Institute for Clinical Research and Health Policy Studies

Predictive Analytics and Comparative Effectiveness (PACE) Center

Medical care is delivered one-patient-at-a-time. But the evidence for practicing is derived by aggregating many patients—typically thousands or tens of thousands of patients--into groups. This group-derived evidence would be highly informative for medical practice if all patients were identical. The dissimilarity of individual patients, however, potentially undermines clinical research as a scientific basis for the practice of medicine.

The Predictive Analytics and Comparative Effectiveness (PACE) Center seeks to better understand and address the limitations of using group-derived evidence as the basis for decision making in individual patients. Our approach is based on the close integration of clinical and statistical reasoning. Our goal is to provide clinicians and patients with evidence better tailored to their particular circumstances; we have expertise in clinical medicine, risk modeling, individual patient meta-analysis, and observational comparative effectiveness studies.

PACE research group at their annual retreat

David Kent, MD, CM, MSc
Director and Professor of Medicine

June C. Baglione
Senior Research Administrator

Riley Brazil
Research Fellow

Gaurav Gulati, MD
Research Fellow

Mike Hughes
Assistant Professor of Computer Science

David van Klaveren, PhD, MSc
Research Associate

Benjamin Koethe, MPH

Lester Y. Leung, MD, MSc
Director, Comprehensive Stroke Center; Director, Stroke and Young Adults (SAYA) Program

Christine Lundquist
Research Associate

Jennifer Lutz, MA
Research Assistant

Hannah L. McGinnes, MPH
Research Assistant

Jason Nelson, MPH

Jinny Park, MPH
Research Project Coordinator

Jessica Paulus, ScD
Research Director and Assistant Professor of Medicine

Bridget Perry, PhD
Research Fellow

Robin Ruthazer, MPH
Statistician and Assistant Professor of Medicine

Jenica Upshaw, MD
Medical Director, Cardio-Oncology Program; Attending Physician, Advanced Heart Failure

Esmee Venema, MD, MSc
Visiting Research Fellow

Benjamin S. Wessler, MD
Staff Cardiologist and Assistant Professor of Medicine 


Individual Investigators

View Dr. Kent’s recent publications on PubMED>

View Mr. Nelson’s recent publications on PubMED>

View Dr. Paulus’ recent publications on PubMED>

View Ms. Ruthazer’s recent publications on PubMED>

View Dr. van Klaveren’s recent publications on PubMED>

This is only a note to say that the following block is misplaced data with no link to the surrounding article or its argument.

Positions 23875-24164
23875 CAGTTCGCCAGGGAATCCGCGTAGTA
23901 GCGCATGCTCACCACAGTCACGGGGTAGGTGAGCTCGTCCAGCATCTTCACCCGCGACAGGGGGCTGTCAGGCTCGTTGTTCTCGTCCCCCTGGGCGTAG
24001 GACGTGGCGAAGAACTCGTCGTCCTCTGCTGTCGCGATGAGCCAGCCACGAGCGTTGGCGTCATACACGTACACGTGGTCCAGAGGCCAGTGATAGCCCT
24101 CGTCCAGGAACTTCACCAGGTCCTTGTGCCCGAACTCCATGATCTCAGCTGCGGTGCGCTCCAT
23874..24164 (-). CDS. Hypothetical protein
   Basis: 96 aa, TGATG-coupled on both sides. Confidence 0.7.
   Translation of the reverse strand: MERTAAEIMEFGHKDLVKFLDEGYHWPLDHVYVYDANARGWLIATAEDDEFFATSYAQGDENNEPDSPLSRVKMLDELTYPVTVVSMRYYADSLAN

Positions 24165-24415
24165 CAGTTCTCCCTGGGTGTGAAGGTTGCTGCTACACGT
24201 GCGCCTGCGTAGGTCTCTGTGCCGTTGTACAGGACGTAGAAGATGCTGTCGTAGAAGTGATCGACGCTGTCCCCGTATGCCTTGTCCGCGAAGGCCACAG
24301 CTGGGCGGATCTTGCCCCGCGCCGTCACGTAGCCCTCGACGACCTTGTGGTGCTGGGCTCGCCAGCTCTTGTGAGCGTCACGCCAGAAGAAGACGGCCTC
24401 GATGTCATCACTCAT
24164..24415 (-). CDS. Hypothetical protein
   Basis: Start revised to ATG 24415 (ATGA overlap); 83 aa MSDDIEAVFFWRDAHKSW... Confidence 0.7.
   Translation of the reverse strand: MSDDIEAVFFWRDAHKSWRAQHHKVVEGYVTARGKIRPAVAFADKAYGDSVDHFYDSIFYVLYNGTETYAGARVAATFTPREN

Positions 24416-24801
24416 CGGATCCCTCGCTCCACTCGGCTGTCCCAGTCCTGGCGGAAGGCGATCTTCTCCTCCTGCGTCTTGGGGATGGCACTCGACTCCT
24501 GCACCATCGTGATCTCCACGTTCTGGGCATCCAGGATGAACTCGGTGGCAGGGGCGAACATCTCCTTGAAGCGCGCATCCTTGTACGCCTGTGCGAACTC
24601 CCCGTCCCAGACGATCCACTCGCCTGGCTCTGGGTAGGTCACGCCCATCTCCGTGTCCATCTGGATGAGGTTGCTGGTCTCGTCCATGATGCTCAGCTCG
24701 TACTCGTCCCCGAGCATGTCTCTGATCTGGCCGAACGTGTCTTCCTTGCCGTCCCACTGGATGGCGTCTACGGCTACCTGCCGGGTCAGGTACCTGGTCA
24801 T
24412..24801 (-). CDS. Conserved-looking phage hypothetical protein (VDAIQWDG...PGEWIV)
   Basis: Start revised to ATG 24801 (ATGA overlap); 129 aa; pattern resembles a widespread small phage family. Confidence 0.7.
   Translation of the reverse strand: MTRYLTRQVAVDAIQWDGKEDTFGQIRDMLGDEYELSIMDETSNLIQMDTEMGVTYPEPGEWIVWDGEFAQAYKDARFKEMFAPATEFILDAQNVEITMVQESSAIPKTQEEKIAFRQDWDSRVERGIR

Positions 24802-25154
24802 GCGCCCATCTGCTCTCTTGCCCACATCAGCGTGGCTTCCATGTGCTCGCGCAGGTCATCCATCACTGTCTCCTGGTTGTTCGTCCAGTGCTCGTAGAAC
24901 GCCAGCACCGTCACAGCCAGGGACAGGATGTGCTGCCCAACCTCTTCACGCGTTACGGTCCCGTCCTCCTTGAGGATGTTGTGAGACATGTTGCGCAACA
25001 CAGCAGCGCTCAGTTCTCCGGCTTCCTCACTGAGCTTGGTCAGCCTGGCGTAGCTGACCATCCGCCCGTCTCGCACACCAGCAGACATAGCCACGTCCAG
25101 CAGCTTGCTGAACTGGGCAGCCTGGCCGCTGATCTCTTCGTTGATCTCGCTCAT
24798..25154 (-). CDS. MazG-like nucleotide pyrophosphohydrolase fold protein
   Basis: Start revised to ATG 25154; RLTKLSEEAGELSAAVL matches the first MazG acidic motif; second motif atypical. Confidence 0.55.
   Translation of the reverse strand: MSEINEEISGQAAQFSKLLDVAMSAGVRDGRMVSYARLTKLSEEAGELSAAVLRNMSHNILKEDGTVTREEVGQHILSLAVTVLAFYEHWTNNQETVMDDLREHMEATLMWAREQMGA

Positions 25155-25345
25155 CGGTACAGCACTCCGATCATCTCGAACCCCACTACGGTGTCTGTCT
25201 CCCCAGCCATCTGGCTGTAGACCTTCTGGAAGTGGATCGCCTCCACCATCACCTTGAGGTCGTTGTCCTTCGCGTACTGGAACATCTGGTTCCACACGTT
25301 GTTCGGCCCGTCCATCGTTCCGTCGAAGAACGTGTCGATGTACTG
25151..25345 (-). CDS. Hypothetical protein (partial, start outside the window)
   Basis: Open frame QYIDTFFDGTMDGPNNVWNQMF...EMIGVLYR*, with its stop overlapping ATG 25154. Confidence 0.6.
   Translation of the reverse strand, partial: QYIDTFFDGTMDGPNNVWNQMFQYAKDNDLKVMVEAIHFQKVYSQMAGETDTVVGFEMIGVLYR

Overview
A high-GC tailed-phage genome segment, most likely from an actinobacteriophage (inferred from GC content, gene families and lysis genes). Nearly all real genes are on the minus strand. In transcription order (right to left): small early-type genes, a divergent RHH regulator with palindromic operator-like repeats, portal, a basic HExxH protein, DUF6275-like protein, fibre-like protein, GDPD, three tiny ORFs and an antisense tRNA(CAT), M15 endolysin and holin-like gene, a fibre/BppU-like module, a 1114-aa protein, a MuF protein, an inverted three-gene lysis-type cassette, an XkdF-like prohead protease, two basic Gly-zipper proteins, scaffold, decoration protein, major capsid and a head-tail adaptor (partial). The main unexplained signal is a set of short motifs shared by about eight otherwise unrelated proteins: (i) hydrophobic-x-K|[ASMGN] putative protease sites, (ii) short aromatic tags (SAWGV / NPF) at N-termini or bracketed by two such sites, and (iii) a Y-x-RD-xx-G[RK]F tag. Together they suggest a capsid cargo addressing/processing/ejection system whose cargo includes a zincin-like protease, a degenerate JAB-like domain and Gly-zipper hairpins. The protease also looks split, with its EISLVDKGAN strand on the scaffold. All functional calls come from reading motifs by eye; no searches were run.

View Dr. Wessler’s recent publications on PubMED>

“Heterogeneity of treatment effect and risk-stratified approach for reporting/ implementing clinical trial results.” 16th Global Cardiovascular Clinical Trialists (CVCT) Forum. Washington, DC. December 7, 2019.

“Prediabetes Predictive Model to Personalize Diabetes Risk.” OptumLabs Research and Translation Forum. Boston, MA. November 20, 2019.

“Improving Diabetes Prevention Based on Predicted Benefits of Treatment.” What’s Right For Me? Practical Approaches to Personalized Medicine. PCORI Annual Meeting. Washington, DC. September 18, 2019. 

“Personalized evidence based medicine: predictive approaches to heterogeneous treatment effects in randomized trials.” Society for Clinical Trials Annual Meeting. New Orleans, LA. May 19, 2019.

“Point-Hemoglobin A1c Goals: Is Lower Better? ” Tufts Medical Center Point-Counterpoint Grand Rounds. Boston, MA. October 12, 2018. 

“Evidence and the Individual Patient: Understanding Heterogeneous Treatment Effects for Patient-Centered Care.” National Academy of Medicine. Washington, DC. May 31, 2018.

"Selecting patients for lung cancer screening by personalized risk offers limited long term gains" Tufts Medical Center. Boston, MA. February 1, 2018 

“Personalized Risk Information in Cost Effectiveness Studies (PRICES).” Chapter 14. Health Economics Common Fund Research Symposium. Bethesda, MD. September 25, 2017. 

“Moving Beyond Averages” Patient-Centered Outcomes Research Institute. January 2017

“PACE Symposium: Using Group Data to Treat Individuals” Tufts Medical Center, Boston, MA. June 4, 2015.

“Getting it Right the First Time: Can We Predict Who is Likely to Respond?” The Myth of Average: Why Individual Patient Differences Matter Conference. Omni Shoreham Hotel, Washington DC, Nov 30, 2012.  

"Risk Modeling for Targeting Therapies to those who can Benefit: The Example of PFO Closure in Cryptogenic Stroke.” Center for Clinical and Translational Sciences (CCaTS) Grand Rounds. Mayo Clinic, Rochester, MN, September 27, 2013.

“An index to identify stroke-related versus incidental patent foramen ovale in cryptogenic stroke.”  Neurology Podcast. August 13 2013 Issue.

To better understand the extent of Clinical Prediction Model (CPM) development and to help researchers and clinicians, we have created the Tufts PACE CPM Registry, a field synopsis of over 1,000 CPMs that predict clinical outcomes for patients with and at risk for cardiovascular disease.

Predictive Analytics and Comparative Effectiveness (PACE) Center
The Institute for Clinical Research and Health Policy Studies
Tufts Medical Center
800 Washington St., Box 63 
Boston, MA 02111

Jennifer Lutz, MA
Program Coordinator II, Predictive Analytics and Comparative Effectiveness (PACE) Center
Phone: 617-636-7405
Fax: 617-636-0022